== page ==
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I was fully prepared to hear more of the same old thing, but Billy Cobham, who wrote and arranged all cuts on the album, has managed to combine the electric energy with the more traditional in a complementary manner. This album, Total Eclipse, Cobham’s third, has much to offer to, those who have become bored as I have. By adding a horn and a saxaphone “section” to the requisite guitar, bass, ‘keyboards, and drums, the music has opened up. So it is that one can hear pieces reminiscent of Don Ellis’s band on Lunarpbtians, as well as the influence of Vince Guaraldi, the keyboards player, (musicon Peanut’s specials) on Milch0 Review. Each time one listens to the album, something new seems to jump out at you-it seems there must be something from, and for, everyone throughout the arrangements. Of course, Billy Cobham’s drums stand out, the rhythms flowing and changing in a never ending continuum. But oddly enough, his poorest contribution to the album, is a solo effort on Last Frontier, where one would expect the opposite. John Abercrombie adds the frills and electricity on guitar, but he mixes extremely well with the rest of the band, adding much to the totality of it. The presence of Randy Brecher (trum et and flugelhom) and Glenn Ferris (trombone) is a b Pessing, as their few solos prove to be the high points of the record. I should add, that apart from the scratch caused by a loose piece of vinyl in the cover, this record is surpris-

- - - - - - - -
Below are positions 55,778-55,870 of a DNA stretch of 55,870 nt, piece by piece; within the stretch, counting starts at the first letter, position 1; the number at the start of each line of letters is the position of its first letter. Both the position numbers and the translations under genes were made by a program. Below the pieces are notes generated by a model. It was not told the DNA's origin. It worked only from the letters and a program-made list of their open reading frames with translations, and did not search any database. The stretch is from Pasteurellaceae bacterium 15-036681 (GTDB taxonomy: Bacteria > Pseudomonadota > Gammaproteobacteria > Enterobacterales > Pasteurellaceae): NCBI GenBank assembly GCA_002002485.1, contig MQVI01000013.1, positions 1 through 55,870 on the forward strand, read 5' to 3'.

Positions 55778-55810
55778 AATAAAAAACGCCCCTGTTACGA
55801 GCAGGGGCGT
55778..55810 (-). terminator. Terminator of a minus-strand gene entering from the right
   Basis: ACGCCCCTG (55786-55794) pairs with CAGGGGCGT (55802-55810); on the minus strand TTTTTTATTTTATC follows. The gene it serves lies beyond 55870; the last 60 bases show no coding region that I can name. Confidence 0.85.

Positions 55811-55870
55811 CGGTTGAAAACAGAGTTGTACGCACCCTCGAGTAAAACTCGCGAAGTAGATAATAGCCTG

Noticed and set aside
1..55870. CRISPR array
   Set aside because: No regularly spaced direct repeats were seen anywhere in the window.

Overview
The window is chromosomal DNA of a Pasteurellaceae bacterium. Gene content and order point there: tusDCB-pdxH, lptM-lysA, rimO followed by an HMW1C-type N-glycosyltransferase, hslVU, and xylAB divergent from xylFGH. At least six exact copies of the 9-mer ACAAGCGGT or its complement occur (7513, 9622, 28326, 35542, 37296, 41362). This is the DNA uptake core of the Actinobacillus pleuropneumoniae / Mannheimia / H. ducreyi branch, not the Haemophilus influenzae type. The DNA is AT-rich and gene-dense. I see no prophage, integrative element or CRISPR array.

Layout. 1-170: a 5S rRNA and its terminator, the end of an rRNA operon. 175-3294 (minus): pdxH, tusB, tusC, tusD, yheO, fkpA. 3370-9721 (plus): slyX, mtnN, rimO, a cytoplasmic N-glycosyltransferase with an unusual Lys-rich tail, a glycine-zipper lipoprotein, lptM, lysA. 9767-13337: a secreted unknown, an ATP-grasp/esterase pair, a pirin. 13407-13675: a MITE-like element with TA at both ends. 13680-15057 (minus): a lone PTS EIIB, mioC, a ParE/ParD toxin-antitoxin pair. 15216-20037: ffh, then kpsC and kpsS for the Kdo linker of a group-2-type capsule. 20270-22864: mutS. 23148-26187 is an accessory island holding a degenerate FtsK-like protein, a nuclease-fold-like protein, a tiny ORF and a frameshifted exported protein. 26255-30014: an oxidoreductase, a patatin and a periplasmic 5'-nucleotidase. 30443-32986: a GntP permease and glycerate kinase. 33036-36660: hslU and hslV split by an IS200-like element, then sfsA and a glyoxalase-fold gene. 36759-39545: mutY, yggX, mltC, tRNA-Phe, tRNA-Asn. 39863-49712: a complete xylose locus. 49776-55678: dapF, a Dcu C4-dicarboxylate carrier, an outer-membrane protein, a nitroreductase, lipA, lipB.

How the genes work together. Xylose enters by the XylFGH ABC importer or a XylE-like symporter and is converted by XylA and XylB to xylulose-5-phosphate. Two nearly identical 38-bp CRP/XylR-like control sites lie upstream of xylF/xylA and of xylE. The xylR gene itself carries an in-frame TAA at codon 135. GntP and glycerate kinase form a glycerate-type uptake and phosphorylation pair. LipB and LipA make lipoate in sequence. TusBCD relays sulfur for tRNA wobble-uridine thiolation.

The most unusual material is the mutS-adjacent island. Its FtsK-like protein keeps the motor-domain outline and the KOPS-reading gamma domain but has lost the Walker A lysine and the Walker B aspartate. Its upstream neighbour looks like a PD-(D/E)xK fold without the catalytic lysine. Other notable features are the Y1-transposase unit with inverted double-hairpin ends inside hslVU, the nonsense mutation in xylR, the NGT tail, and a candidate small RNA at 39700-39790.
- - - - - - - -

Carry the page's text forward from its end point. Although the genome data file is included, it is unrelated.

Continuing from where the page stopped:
and welcome ’ to my nightmare Welcome To My Nightmare is Alice Cooper’s, (The man, not the band), first solo album. That is, the first album that he has done outside of the five man band that rose from-obscurity with Pretties For You, (a production that Frank Zappa helped put together), to a height of teenage popularity with their many “shock rock” theme shows. Their first breakthrough came with an album titled Love It To Death which included the songs “I’m Eighteen” and “Ballad of Dwight Fry”. It was also at this point when the band began to act out the songs on stage, Cooper putting himself into a straight jacket and other such devices. This was to lead into performing with his pet snake, decapitating manikins and hanging himself on stage. It all sold VCXY well, as can be seen in the record sales and box office receipts amassed by Alice Cooper. The last album of new music, Muscle of Love, was released almost a year and a half ago but was never followed by a tour. This resulted in a drop in popularity of the band. It seems that during that time the only news about the band were pieces on how Alice had become disheartened with the personnel and subsequently was putting together a solo album, and a tour, with new backup people. It should be mentioned that a Greatest Hits album was released last summer, but at best this only marked the end of the old Alice Cooper and the beginning of a different Cooper. I don’t know where the old band has gone since Alice left them however I’m sure that some people, (producer Bob Ezrin for one, and Alice another), are happy to see them gone. Apparently they were “hard to work with” and lacked a certain desirable ‘ ‘professionalism. ’’ Now, on to the solo Alice Cooper and Welcome To My Nightmare. He has put together a new tour by the same title, and by the time this paper reaches you it will have been at Toronto’s Maple Leaf Gardens on May 2. Also on April 25 there was a television special by the same name. Since both events occured before this issue of the chevron I’ll just hope that anyone interested was able to take in one or both shows. The album is produced by Toronto’s Bob Ezrin, a pretty talented man who’s records include Lou Reed’s Berlin and some earlier Alice Cooper. He is now also working with Procul Harum, in an attempt to bring this band up to the status that they deserve. Ezrin is a man to be respected and his musical expertise can be heard on Welcome To My Nightmare. AS stated before Cooper is backed by a band of totally new musicians, people who ‘have never appeared on previous Alice-Cooper albums. The talent of these people is certainly not in question, for this is the most musically complex album that Cooper has ever released. It is also the best music that he has ever put together. The music includes some genuinely good guitar work, drumming and keyboards. It also introduces some new sounds for Cooper, such as synthesizers, a harmonium and even a harpsichord. The use of effects such as echo, fuzz boxes and phasing of the sound is done with skill and taste. Alice